You and the occupational health professional must try to reach an agreement. If you agree, ask they change their recommendation accordingly.
It may be that there are no options possible, so this needs acknowledging too.
Note: although health professionals will not disclose the nature of the illness, it is still possible to discuss capabilities without going into detail of the health issue.
Informing the Employee about Changes
Because the occupational health practitioner has spoken to the employee about the original report and recommendations, they need telling about the changes.
Often managers get upset at this point, believing I am asking the employee if it’s OK to change things? But, it is not about getting the employees agreement; rather explain what happened and the suggested solutions. It’s all around issues of medical ethics.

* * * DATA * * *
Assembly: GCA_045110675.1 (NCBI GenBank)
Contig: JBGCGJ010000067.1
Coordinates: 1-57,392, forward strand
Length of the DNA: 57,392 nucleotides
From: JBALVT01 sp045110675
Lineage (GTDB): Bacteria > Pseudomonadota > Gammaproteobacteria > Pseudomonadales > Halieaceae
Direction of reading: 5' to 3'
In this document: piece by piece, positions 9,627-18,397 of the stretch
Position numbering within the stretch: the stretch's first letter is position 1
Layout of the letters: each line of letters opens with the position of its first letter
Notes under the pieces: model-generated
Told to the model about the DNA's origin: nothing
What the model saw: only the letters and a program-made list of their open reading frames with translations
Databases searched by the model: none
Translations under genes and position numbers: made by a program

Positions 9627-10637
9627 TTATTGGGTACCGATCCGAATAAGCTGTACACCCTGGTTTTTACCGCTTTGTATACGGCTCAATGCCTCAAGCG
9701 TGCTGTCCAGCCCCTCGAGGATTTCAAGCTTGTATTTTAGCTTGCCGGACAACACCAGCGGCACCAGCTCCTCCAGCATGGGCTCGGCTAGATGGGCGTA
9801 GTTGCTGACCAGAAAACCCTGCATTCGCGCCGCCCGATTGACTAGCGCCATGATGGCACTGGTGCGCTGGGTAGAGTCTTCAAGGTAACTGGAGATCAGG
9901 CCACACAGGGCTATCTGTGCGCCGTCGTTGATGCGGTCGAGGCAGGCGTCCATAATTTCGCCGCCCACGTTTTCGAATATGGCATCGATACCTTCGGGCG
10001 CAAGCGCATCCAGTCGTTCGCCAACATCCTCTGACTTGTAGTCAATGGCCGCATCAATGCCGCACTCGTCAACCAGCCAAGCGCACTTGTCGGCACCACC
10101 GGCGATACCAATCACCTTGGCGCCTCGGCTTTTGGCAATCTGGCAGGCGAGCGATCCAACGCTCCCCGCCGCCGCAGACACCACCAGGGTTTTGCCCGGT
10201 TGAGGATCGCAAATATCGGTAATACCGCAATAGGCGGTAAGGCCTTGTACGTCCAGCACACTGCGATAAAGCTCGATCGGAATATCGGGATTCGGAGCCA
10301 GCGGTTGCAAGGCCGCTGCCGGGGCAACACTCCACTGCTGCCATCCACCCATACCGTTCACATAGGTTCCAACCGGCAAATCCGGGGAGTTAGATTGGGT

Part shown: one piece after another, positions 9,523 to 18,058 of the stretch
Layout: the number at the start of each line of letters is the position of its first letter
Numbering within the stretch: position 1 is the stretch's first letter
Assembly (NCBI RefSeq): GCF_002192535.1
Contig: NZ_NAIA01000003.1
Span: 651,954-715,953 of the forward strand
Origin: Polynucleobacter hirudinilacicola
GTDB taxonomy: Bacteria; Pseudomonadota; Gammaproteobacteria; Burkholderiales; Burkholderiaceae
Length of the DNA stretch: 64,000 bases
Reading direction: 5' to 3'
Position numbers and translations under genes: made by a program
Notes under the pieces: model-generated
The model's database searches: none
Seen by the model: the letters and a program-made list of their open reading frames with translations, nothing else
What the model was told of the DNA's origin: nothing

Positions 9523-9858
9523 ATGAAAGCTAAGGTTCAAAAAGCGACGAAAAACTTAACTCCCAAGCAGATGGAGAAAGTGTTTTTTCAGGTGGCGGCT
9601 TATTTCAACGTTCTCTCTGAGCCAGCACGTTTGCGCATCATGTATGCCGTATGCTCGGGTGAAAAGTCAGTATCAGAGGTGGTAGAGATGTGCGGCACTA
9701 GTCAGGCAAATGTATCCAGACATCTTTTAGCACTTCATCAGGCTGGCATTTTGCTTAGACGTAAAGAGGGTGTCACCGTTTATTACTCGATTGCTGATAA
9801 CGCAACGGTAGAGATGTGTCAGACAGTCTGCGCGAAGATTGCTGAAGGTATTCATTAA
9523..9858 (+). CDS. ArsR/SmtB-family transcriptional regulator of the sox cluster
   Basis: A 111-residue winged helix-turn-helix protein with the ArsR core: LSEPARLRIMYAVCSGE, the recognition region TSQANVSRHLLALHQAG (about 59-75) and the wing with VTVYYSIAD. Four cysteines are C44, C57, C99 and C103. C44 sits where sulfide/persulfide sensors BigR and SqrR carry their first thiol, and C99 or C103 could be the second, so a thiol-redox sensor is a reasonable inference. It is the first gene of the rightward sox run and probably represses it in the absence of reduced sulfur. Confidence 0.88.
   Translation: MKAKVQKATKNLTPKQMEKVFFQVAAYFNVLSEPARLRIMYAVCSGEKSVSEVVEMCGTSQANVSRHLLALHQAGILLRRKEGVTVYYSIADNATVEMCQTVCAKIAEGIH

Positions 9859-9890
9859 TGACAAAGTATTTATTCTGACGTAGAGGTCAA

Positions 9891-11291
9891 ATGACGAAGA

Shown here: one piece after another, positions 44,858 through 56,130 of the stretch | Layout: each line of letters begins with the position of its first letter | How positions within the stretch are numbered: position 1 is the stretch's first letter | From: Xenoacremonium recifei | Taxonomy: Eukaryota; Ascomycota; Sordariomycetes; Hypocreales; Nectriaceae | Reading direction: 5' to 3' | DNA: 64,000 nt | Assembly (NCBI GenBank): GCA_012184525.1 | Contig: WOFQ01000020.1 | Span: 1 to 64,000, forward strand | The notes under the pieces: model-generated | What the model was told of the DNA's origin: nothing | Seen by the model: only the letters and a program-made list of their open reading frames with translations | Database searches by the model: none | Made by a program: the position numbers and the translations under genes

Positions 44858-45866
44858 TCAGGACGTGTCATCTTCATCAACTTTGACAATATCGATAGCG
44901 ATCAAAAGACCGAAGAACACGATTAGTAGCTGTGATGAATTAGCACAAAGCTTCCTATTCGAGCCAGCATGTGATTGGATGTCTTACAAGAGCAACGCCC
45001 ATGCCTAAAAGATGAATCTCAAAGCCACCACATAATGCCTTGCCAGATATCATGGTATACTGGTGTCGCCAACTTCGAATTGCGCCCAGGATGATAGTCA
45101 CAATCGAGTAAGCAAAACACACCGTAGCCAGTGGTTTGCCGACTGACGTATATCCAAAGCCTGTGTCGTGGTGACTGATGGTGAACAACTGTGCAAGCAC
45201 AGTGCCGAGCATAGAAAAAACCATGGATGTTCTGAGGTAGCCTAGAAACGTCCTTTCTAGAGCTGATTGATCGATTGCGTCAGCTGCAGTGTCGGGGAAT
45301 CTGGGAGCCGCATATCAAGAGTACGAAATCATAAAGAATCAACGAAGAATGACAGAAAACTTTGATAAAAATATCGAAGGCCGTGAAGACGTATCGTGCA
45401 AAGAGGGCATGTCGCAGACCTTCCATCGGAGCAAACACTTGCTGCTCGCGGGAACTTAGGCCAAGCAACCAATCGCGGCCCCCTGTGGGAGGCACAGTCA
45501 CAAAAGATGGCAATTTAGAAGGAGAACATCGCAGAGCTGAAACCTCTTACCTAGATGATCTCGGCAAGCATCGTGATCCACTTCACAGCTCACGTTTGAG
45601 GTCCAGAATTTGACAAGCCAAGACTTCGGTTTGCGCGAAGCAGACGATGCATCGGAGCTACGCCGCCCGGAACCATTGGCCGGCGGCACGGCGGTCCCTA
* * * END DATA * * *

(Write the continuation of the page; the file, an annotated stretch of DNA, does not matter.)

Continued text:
Occupational health professionals would quickly lose credibility in your organisation, as word spread, that I said one thing to the worker and another to a manager.
Step 5. Case Conference
If a case has gone pear-shaped or you think it has the potential to do that; call a case conference with OH and thrash out any misunderstandings and before the last report arrives on your desk.
This is where an individual, the occupational health practitioner, trade union or worker representative, HR and manager, discuss the way forward together. Open meetings prevent misunderstanding and delays with immediate decisions.
In my experience case conferences are rare, but hugely successful.
Managers need a good system of referral, with clear arrangements. They also need to be transparent and willing to accommodate workers, as well as making decisions of when to draw the line.
Use these 5 steps and it will amaze you how much more useful and efficient the management referral process will be for you and your workers. Plus you will be getting the best from your occupational health service.
If you want some examples of management referrals that have gone good and bad, have a look at my book (The Good, the Bad, and the Smugly, Behind the Scenes in Occupational Health) and you’ll see exactly what I mean.
Management referral and general advice